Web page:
Artists, activists, and academics joined forces to trace the lineages of American nativism, racism, and ableism through readings, performance, music, and analysis. The program featured scholar Awam Amkpa (NYU Department of Social & Cultural Analysis), poet and activist Sonia Guinansaca (New York State Youth Leadership Council and CultureStrike), historian and lawyer Paul A. Lombardo (Georgia State University), author and activist N. Ordover (American Eugenics: Race, Queer Anatomy, and the Science of Nationalism), writer Tommy “Teebs” Pico (absentMINDR), social justice activist and expert Loretta Ross (co-founder, SisterSong), scholar Dean Saranillio (NYU Department of Social & Cultural Analysis), composer and producer Sxip Shirey, and musician and educator/activist Sonny Singh (Red Baraat).

 

Perspectives on Disability, Ethics, and Self-Determination: Harriet McBryde Johnson (1957-2008)

harriet

Why are some lives valued (and protected) more than others? How is value and worth accorded based on normative, hierarchical understandings of ability?

In 2002, disability rights activist and attorney Harriet McBryde Johnson accepted an invitation to debate Princeton professor and moral philosopher Peter Singer at Princeton University. Singer, best known for his writings on animal rights/liberation theory, was (and remains) notorious amongst disability activists for his belief that parents should ethically be able to euthanize their disabled children during infancy so that they can be replaced by nondisabled babies who have a “greater chance at happiness.” Johnson, who used a motorized wheelchair due to neuromuscular disease, was a longtime advocate for disability rights, working alongside organizations such as Not Dead Yet.

In 2003, Johnson published an incredible, long-form account of her conversations with Singer in The New York Times Magazine. The account presents two fundamentally opposed worldviews: Singer’s “logics” of preference, quality of life, and devaluation of the life worth of people with disabilities (perhaps not dissimilar from eugenicists’ calls for “efficiency” and the “social good”), and Johnson’s call for self-determination and support for the potentially rich and fruitful lives of people with disabilities.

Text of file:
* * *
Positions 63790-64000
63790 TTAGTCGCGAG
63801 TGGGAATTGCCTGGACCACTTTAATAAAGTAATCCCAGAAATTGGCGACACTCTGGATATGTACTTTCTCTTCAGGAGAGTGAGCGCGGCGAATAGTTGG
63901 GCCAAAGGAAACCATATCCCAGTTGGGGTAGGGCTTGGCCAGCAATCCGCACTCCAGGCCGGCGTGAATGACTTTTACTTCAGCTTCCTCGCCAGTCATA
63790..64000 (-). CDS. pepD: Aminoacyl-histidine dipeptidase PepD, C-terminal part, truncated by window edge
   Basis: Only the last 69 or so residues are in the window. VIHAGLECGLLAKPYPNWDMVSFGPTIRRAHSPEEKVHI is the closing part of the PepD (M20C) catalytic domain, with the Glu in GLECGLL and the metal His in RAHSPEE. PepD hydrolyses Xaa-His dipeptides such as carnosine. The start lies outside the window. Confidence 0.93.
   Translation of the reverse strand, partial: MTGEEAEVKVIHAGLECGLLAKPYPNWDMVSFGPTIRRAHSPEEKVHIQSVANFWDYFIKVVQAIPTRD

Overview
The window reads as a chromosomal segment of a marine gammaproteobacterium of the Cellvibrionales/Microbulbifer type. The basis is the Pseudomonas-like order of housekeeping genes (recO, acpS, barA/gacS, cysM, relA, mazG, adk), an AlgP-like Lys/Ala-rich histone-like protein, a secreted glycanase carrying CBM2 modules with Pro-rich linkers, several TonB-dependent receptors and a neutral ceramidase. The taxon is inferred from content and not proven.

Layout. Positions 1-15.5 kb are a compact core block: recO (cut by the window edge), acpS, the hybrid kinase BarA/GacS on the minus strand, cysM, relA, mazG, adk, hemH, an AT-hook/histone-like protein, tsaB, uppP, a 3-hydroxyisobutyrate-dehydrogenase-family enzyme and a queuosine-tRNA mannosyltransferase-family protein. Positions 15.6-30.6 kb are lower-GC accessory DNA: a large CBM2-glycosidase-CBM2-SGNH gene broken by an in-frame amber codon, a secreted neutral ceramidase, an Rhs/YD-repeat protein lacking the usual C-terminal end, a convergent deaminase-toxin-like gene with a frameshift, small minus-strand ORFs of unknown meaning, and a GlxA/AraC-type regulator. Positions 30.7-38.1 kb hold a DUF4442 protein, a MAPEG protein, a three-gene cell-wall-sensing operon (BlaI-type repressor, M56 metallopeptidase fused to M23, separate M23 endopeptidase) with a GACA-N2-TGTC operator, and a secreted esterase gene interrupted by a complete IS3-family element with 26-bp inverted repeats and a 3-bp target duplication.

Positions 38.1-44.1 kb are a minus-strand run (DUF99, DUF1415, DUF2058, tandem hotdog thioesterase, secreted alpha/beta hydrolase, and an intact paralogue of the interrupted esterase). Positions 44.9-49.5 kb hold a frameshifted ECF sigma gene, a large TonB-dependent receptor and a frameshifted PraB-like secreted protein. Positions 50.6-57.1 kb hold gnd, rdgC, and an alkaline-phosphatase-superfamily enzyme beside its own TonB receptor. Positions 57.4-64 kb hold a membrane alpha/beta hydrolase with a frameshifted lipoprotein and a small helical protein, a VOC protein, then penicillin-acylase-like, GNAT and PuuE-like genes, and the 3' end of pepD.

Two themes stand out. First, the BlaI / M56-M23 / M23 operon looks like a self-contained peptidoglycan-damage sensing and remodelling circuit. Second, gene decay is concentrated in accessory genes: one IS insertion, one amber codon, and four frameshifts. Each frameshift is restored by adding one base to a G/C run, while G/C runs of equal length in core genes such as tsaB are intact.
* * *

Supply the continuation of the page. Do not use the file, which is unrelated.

Read the full essay here. Selected excerpts are included below.

 

“It is a chilly Monday in late March, just less than a year ago. I am at Princeton University. My host is Prof. Peter Singer, often called — and not just by his book publicist — the most influential philosopher of our time. He is the man who wants me dead. No, that’s not at all fair. He wants to legalize the killing of certain babies who might come to be like me if allowed to live. He also says he believes that it should be lawful under some circumstances to kill, at any age, individuals with cognitive impairments so severe that he doesn’t consider them ”persons.” What does it take to be a person? Awareness of your own existence in time. The capacity to harbor preferences as to the future, including the preference for continuing to live.”

– – –

 “It is an interesting exchange. In the lecture hall that afternoon, Singer lays it all out. The ”illogic” of allowing abortion but not infanticide, of allowing withdrawal of life support but not active killing. Applying the basic assumptions of preference utilitarianism, he spins out his bone-chilling argument for letting parents kill disabled babies and replace them with nondisabled babies who have a greater chance at happiness. It is all about allowing as many individuals as possible to fulfill as many of their preferences as possible.”

– – –